Transcription and Translation by JI4c4Mm

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									          Unit 4
Biological Information Flow
Information Flow
    REPLICATION - The Players
• Leading strand DNA
• Lagging strand DNA
• DNA Polymerase III
• Helicase
• RNA Primase and
  RNA Primers
• Okazaki Fragments
• Ligase
    REPLICATION (DNA Synthesis)

• DNA Helicase partially unwinds the
  double helix at an area known as the
  replication fork.
• As the two DNA strands separate and the
  bases are exposed, the enzyme DNA
  polymerase III moves into position at the
  point where synthesis will begin.
• Primase synthesizes RNA primers (why
  are there more on lagging strand?)
           REPLICATION cont.

• Leading strand is synthesized
  contiguously but lagging strand is
  synthesized discontiguously….WHY?
• After DNA is synthesized, another DNA
  Polymerase removes RNA primers and
  replaces them with DNA
• The gaps in sugar-phosphate backbone
  are then sealed with ligase resulting in 2
  exact copies of DNA! 
Replication cont.
          TRANSCRIPTION =
           making mRNA from DNA
DNA = STORING GENETIC INFORMATION
RNA = three different functions:
  • Ribosomal RNAs – (rRNA) makes us the
  ribosome. Each ribosome consists of about 60%
  ribosomal RNA and 40% protein.
  • Messenger RNAs – (mRNA) "record" information
  from DNA in the cell nucleus and carry it to the
  ribosomes.
  • Transfer RNAs- (tRNA) delivers amino acids one
  by one to protein chains growing at ribosomes
        TRANSCRIPTION cont.
•   Not all DNA is transcribed, only
    transcription units (genes).
•   Each transcription unit encodes an
    RNA transcript or family of transcripts.
•   These transcripts are
    –   processed
    –   transported to the cytoplasm
    –   translated (mRNA)


Note: mRNA is made in the NUCLEUS!
       Transcription Unit




(Left to right, 3'' to 5'' on copied [template] strand)
                   Transcription
1. Carried out by an enzyme complex known as RNA
   polymerase.
2. Faithfully copies one of two DNA strands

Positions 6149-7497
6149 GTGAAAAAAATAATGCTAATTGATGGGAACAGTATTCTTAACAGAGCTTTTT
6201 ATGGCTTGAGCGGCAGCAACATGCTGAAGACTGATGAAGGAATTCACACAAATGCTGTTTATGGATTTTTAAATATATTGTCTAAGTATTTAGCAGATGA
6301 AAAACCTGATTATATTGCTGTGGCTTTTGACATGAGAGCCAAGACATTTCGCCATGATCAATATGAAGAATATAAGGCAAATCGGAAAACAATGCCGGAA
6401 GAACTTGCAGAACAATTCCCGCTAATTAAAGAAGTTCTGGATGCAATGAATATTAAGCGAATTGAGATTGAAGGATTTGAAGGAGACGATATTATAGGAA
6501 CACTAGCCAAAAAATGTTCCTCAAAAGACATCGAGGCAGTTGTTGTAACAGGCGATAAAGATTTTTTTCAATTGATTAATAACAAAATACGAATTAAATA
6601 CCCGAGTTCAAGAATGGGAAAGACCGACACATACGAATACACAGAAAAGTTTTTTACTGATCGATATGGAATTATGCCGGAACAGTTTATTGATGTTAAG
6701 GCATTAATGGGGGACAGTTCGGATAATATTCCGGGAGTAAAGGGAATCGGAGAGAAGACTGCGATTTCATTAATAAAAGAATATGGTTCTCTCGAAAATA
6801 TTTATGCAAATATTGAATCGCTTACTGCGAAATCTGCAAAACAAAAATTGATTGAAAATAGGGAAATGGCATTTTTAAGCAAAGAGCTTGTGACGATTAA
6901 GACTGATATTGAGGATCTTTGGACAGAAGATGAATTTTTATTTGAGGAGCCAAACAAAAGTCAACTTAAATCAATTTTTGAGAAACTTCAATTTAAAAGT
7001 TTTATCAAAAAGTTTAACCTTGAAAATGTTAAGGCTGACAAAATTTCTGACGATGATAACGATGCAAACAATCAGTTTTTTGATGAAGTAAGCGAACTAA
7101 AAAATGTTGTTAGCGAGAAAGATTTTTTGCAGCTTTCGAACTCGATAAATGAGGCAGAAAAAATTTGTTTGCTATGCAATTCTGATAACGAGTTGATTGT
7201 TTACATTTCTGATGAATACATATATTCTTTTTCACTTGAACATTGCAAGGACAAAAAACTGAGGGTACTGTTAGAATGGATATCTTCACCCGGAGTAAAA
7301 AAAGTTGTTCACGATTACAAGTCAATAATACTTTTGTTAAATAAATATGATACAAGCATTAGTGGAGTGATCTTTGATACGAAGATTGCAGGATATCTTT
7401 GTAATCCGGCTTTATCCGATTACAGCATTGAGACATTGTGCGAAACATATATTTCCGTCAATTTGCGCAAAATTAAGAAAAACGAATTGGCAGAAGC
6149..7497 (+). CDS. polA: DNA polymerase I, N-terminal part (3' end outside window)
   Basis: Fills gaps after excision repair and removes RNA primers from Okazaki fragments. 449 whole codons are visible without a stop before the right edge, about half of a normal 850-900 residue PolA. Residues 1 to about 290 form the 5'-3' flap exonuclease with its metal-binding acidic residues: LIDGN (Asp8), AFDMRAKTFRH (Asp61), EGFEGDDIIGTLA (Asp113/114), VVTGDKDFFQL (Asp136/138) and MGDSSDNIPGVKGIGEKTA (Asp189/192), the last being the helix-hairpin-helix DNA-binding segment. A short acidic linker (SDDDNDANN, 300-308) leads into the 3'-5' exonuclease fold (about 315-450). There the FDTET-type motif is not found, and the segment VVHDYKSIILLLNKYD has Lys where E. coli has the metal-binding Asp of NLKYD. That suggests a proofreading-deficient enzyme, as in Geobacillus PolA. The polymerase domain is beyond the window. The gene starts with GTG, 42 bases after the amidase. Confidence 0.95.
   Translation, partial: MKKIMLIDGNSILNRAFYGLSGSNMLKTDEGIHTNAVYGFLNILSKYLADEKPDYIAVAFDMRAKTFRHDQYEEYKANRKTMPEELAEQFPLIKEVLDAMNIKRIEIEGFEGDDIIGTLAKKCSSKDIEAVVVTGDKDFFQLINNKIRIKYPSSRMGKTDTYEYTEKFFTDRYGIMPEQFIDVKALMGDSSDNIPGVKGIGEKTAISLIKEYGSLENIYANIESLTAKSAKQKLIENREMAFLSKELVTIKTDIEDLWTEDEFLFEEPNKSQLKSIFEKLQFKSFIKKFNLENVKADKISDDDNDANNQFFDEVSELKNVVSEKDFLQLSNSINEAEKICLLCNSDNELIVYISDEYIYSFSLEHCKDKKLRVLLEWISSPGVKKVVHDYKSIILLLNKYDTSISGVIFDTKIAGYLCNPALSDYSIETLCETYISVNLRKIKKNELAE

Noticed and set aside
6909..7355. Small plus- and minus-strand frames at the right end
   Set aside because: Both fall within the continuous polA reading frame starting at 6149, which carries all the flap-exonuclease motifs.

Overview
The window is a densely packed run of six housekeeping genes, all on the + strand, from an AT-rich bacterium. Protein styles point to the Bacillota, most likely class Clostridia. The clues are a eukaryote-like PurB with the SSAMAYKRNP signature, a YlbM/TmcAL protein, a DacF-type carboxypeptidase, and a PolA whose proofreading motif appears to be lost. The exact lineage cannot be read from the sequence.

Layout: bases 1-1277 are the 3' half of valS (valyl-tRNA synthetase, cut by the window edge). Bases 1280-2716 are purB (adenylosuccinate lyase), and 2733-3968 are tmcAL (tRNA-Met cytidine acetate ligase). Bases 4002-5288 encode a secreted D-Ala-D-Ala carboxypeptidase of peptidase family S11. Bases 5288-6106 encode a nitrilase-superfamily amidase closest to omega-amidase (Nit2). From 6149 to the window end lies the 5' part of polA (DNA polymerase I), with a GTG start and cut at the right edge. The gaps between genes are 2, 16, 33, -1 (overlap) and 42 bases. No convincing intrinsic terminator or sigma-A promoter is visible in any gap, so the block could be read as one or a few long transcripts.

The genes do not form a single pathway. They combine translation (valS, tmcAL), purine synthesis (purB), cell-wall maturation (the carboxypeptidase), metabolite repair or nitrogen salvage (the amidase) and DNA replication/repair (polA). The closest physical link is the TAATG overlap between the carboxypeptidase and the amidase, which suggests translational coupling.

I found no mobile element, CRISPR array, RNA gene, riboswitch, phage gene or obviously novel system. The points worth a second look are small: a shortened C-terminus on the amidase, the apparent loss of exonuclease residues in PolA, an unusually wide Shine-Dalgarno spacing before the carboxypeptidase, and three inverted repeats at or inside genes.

3. RNA polymerase binds to a special region (DNA
   sequence) called the promoter.
4. RNA polymerase unwinds about 1 turn of DNA (about
   10 base pairs) to produce a single stranded template.
   (hydrogen bonds of the DNA are broken by the
   unwinding process)
5. The first two nucleotides are hydrogen-bonded to DNA
   and are joined 5' to 3'
6. Continue to add new nucleotides to the 3' end.
               Transcription cont.
7. As synthesis proceeds, the RNA polymerase moves in
    the 3' to 5' direction on the copied strand.
8. When a specific terminator sequence is reached,
    transcription stops.
9. Enzymes and the single stranded RNA product are then
    released.
10. The orientation of the RNA is determined by the
    promoter, that is, by which strand contain the sequence
    that is recognized by RNA polymerase. This can be
    oriented in either direction.

NOTE: DNA is always read 3' to 5' so that the new RNA
  is made in the 5' to 3' direction.
         TRANSCRIPTION




Many RNA polymerase molecules may
process the same transcription unit at
           the same time.
   See animation of transcription

http://vcell.ndsu.nodak.edu/anima
   tions/transcription/movie.htm
   TRANSLATION
- Involves the transfer of biological
   information from the 4 nucleotide
   code of nucleic acids (A,C,G,T) into
   the 20 amino acid code of proteins

- Each 3 nucleotide coding unit that
   specifies an amino acid is called a
   codon. A codon is a group of three
   consecutive nucleotides required to
   specify a single amino acid
             TRANSLATION
              (3 easy steps)
1. INITIATION
   - an mRNA, a ribosome, and the first tRNA
   molecule come together.
   - The tRNA containing MET will recognize the
   start signal and bind the “P” site of the
   ribosome complex.
          TRANSLATION cont.
2. ELONGATION
  - The incoming tRNA binds the A site (the only
  tRNA able to attach is complementary to the
  codon of the A site on the mRNA.)
  - A peptide bond forms bewteen amino acids
  in A and P sites. (growing peptide now at A
  site)
  - The ribosome complex moves so the growing
  peptide is now in P site, tRNA from Met is in the
  Exit and released, a new tRNA containing
  another amino acid binds the A site.
        TRANSLATION cont.
3. TERMINATION
 - A "stop" codon (UAA, UGA, or UAG) signals
 the end of the process.
 - An enzyme called the releasing factor binds
 the P site freeing the PROTEIN
 - The mRNA molecule is released from the
 ribosome complex which then falls apart
 - All mRNA messages are eventually degraded
 when the protein no longer needs to be made.
                         Translation




Animation:
http://www-class.unl.edu/biochem/gp2/m_biology/animation/gene/gene_a3.html
    Key Points to remember
• Transcription: DNA to RNA
  – DNA is read 3’ to 5’ while RNA is made 5’ to 3’
• Translation: making a polypeptide chain from
  mRNA
  – mRNA is read 5’ to 3’.


• Complementary base pairing. A with T, C with
  G. In RNA the T is replaced by Uracil (U).
       Practice Problem:
• Look at the following DNA template
  strand. Figure out the complementary
  mRNA sequence, the tRNA
  anticodons, and the appropriate
  amino acid sequence

 3’- A G C T T A C C G T G G - 5’

								
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